In a tweet Saturday, Harris said she was “honored” by the new gig, adding, “In America, when we shoot for the moon, we plant our flag on it.”
The council was created by executive order by President George H.W. Bush, and requires the vice-president to be the chair. After Bush, the council was essentially disbanded until it was brought back by another executive order from President Donald Trump in 2017. It was then chaired by Vice President Mike Pence.
The Harris-chaired council will be operating under that same order but that could change. An official said they “haven't really made a decision on whether changes in that executive order will be necessary.”
A senior Harris aide told POLITICO, “We are reviewing the membership and procedures of the Council to ensure it is best postured to support the policies of the Biden-Harris Administration. As yet, no decisions have been made but that’s not holding up progress on the work.”
Operating out of the White House, the council has in the past orchestrated a series of new and far-reaching policy decisions, from returning astronauts to the moon by 2024 under Project Artemis — a goal the Biden teams says it wants to stick to — to addressing the growing problem of orbital debris, or space junk, and reforming regulations to help unleash the burgeoning private space industry.
The council also helped lay the groundwork for the launch of the U.S. Space Force.
POLITICO first reported in March that the Biden administration was planning on keeping the council around. At the time the administration said that “unprecedented activity and opportunity generated by America’s activities in space, the National Space Council will be renewed to assist the President in generating national space policies, strategies, and synchronizing America’s space activities.”
Harris' new role comes as administrative priorities continue to be added to her plate: from her role leading diplomatic relations with Mexico and the Northern Triangle countries to stem migration at the border, to Covid-19 vaccine hesitancy efforts, the impact of the recession on Black-owned businesses, getting women back into the workforce and chairing the recently announced pro-union task force. And during his joint session to Congress, President Joe Biden announced Harris would be leading the push to increase access to broadband internet across the country.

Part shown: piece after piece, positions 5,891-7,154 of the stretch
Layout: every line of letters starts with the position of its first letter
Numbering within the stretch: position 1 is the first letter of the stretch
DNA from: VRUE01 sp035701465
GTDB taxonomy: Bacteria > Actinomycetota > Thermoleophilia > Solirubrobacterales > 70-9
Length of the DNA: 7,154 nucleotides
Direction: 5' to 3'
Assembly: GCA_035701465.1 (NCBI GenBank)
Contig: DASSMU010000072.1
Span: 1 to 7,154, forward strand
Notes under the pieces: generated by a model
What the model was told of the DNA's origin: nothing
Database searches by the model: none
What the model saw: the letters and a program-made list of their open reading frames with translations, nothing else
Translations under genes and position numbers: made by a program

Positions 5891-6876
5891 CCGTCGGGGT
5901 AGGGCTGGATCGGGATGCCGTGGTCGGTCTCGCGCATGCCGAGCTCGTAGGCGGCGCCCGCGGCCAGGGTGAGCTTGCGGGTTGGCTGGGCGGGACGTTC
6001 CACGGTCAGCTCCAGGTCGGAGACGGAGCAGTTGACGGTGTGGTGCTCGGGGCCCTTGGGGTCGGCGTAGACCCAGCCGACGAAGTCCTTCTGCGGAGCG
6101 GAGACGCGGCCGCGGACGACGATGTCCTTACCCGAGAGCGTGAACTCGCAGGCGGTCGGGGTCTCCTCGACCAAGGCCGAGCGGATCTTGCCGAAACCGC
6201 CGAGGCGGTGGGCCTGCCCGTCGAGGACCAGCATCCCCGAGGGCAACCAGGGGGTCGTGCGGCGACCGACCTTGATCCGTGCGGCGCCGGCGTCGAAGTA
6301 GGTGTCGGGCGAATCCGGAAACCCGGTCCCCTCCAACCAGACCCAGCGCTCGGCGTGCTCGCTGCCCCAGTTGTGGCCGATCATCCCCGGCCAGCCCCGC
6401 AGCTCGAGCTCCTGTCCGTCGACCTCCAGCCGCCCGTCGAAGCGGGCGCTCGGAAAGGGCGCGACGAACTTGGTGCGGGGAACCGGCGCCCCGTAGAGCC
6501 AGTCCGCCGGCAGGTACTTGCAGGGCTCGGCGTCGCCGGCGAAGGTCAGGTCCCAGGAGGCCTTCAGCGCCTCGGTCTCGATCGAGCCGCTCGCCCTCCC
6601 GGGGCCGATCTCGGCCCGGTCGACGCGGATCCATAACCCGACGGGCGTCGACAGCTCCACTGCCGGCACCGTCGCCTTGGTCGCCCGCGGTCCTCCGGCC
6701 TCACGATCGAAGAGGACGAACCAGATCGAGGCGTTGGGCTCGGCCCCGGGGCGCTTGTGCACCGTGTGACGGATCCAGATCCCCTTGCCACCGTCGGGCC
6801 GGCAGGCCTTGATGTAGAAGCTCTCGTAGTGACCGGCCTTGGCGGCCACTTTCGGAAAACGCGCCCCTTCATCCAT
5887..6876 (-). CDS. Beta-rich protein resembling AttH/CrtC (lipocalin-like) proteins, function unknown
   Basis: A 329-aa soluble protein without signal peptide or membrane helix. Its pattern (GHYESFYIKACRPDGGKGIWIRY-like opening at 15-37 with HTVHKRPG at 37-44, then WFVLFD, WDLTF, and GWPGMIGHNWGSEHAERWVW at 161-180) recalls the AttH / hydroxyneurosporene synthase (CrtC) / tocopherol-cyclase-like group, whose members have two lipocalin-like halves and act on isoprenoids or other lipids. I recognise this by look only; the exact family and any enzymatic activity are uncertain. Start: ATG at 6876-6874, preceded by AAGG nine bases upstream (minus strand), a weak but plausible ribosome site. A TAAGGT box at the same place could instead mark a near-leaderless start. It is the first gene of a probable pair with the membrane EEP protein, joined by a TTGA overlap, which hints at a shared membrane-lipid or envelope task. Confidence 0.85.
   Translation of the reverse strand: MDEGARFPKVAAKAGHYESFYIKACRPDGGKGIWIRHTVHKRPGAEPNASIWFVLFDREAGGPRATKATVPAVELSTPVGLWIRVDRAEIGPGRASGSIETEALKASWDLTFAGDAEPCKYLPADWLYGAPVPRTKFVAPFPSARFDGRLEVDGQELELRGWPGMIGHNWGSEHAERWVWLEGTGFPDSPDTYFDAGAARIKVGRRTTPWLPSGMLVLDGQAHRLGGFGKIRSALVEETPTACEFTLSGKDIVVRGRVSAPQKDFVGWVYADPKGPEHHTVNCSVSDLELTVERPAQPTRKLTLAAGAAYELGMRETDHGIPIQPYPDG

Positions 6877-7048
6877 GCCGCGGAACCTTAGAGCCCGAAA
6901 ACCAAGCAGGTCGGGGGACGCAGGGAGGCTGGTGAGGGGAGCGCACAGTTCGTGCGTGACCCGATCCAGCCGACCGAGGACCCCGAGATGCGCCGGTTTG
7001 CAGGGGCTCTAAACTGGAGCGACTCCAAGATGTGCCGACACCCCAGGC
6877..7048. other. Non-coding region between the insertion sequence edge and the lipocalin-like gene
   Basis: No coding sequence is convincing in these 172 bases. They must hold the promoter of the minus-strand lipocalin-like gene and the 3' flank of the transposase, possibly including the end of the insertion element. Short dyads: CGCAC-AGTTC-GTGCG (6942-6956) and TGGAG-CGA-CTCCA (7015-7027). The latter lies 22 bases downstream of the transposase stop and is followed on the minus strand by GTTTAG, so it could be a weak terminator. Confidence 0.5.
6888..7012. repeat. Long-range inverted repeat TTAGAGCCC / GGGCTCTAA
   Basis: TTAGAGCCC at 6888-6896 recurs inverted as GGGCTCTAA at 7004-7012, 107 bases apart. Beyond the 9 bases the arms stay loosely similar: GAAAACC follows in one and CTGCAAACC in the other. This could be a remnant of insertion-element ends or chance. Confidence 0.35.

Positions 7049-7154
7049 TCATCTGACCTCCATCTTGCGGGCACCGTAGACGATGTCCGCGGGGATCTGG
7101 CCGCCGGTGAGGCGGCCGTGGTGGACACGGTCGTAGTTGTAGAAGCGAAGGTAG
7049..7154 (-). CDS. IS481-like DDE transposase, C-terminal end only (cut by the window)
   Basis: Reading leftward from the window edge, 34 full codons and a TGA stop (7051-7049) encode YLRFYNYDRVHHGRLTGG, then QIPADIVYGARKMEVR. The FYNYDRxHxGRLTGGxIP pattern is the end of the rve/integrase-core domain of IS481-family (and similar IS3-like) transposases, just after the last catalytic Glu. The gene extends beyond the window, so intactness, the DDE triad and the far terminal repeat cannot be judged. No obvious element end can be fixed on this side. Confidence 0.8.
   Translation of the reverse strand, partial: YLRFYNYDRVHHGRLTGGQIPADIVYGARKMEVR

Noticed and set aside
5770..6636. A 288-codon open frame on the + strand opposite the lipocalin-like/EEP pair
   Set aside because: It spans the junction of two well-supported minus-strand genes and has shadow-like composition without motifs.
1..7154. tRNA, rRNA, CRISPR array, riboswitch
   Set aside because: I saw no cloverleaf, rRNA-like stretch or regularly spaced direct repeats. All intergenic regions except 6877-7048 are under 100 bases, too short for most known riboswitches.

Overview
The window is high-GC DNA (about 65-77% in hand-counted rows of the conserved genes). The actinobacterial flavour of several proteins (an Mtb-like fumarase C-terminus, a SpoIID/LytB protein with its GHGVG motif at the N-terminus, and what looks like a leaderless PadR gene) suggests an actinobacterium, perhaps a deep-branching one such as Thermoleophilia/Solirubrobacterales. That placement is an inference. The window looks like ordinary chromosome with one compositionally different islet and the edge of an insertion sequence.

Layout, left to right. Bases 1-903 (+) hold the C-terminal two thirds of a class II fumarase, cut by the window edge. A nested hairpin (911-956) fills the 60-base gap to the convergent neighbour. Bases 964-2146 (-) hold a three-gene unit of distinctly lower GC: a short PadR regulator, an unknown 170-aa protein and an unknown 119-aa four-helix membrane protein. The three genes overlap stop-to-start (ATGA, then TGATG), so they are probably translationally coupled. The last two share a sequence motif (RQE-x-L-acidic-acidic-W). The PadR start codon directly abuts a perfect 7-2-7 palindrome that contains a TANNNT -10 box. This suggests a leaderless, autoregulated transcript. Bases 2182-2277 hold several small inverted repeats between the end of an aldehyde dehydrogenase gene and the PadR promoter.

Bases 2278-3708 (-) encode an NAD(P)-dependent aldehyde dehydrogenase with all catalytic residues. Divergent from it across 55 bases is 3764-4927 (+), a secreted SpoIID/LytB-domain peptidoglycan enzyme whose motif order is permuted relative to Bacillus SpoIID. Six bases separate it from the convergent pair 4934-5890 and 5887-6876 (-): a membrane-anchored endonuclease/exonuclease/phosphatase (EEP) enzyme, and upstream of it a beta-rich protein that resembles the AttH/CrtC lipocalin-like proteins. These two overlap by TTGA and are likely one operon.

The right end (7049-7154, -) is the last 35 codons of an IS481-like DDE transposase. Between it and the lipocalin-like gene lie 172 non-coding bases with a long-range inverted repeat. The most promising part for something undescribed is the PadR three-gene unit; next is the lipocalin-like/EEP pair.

Harris will also swear in former Florida Democratic Sen. Bill Nelson to his new post as the 14th administrator of NASA on Monday. Nelson was confirmed by the Senate unanimously on Thursday.
So far the new administration's approach to space has by and large drawn bipartisan praise. “Having the vice president run it keeps it at the right level,” former House Speaker Newt Gingrich, a leading space enthusiast who advised Trump and is also a member of the council’s User Advisory Group, said Saturday. “I’m delighted so far on how they have handled space. They are building on really having a dominant position in space again.”
Space insiders also said they have high expectations for Harris, who is not widely known as a space enthusiast but represented a large segment of the space industry as a senator from California.
Retaining the council and putting Harris in charge is “terrific news,” said Peter Garretson, a retired Air Force officer and space strategist who is now a senior fellow in defense studies at the American Foreign Policy Council.
“It shows the first real continuity in our space program in decades of changes between administrations,” Garretson said. “It highlights the inescapability of the importance of paying attention to space for international legitimacy and competition.”
“Space technology can address the problem of climate change and is central to the current contest for global leadership between the United States and China,” Garretson added. “The National Space Council is essential to mobilizing the United States to effectively compete.”
“The vice president should chair the National Space Council as the space business should always have a friend in the White House,” said Homer Hickam, a former NASA engineer who trained Japan’s astronauts and is currently a member of the National Space Council’s User Advisory Group.
“There is extremely important work to be done in space,” Hickam added, “not only by NASA but other interested departments within the federal government as well as commercial entities, and great decisions yet to be made.”